Rima Habre, ScD, Assistant Professor of Clinical Preventive Medicine, MADRES Exposure Core Director, LA DREAMERs Exposure Core Director, Division of Environmental Health, Keck School of Medicine of USC, presents this Brown Bag talk:
Epidemiological evidence suggests that prenatal and early life exposure to elevated ambient and near-roadway air pollution can potentially alter childhood and emergent adult respiratory and metabolic health, especially in disadvantaged minority and low-income groups disproportionately exposed to mixtures of multiple environmental chemicals.
In large cohort studies of chronic diseases, air pollution exposure is typically assigned at a residential level based on a single or a limited number of central site measurements within a few kilometers. This approach, while significantly more cost-effective than taking personal measurements in thousands of participants, cannot capture the fine scale spatial variability in air pollution levels immediately outside the residence. Furthermore, given that individuals spend the majority of their time in indoor environments and are mobile, these approaches do not capture their ‘true’ personal exposure, resulting in measurement error and attenuated power to detect associations in health studies.
Through her work as the Director of Exposure Assessment in the newly established LA DREAMERs (Life course Approach to Developmental Repercussions of Environmental Agents on Metabolic and Respiratory health) center and the MADRES (Maternal and Developmental Risks from Environmental and Social Stressors) environmental health disparities center, Dr. Habre will present the various exposure modeling and measurement techniques she employs to overcome these challenges, going from the macro- to the micro-scale in space and time.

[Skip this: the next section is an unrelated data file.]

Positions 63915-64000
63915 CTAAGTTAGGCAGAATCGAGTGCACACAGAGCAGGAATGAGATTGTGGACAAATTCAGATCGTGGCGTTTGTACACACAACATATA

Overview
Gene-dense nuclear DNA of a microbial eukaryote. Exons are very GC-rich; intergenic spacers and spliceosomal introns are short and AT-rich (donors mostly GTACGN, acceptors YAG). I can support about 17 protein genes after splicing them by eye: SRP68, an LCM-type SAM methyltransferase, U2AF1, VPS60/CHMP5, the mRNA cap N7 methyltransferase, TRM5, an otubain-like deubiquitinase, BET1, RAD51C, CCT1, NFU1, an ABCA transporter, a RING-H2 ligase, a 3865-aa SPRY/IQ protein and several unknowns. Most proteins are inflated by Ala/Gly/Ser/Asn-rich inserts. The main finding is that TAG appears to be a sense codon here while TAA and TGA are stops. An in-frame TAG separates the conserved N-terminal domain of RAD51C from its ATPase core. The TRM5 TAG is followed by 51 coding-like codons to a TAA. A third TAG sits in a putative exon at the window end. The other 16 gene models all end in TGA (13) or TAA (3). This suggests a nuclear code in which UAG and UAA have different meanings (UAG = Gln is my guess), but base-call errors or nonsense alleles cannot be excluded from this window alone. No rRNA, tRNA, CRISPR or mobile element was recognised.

These include reconstructing the residential histories of 12,000 participants in the Children’s Health Study to span their entire life course starting from pregnancy, developing novel spatiotemporal models with improved spatial and temporal resolution in collaboration with her colleagues using machine learning methods, and conducting state-of-the-art personal measurements in subsets of participants to construct and validate personal exposure models.
The ultimate goal of improved space and time resolution in assessing exposure to multiple pollutants in these pediatric research studies is to be able to identify critical components of the air pollution mixture and critical prenatal and early life windows of exposure associated with health deficits in later life.
March 21, 2017 @ 12:30 pm - 1:30 pm
Spatial Sciences Institute Conference Room (AHF B57J)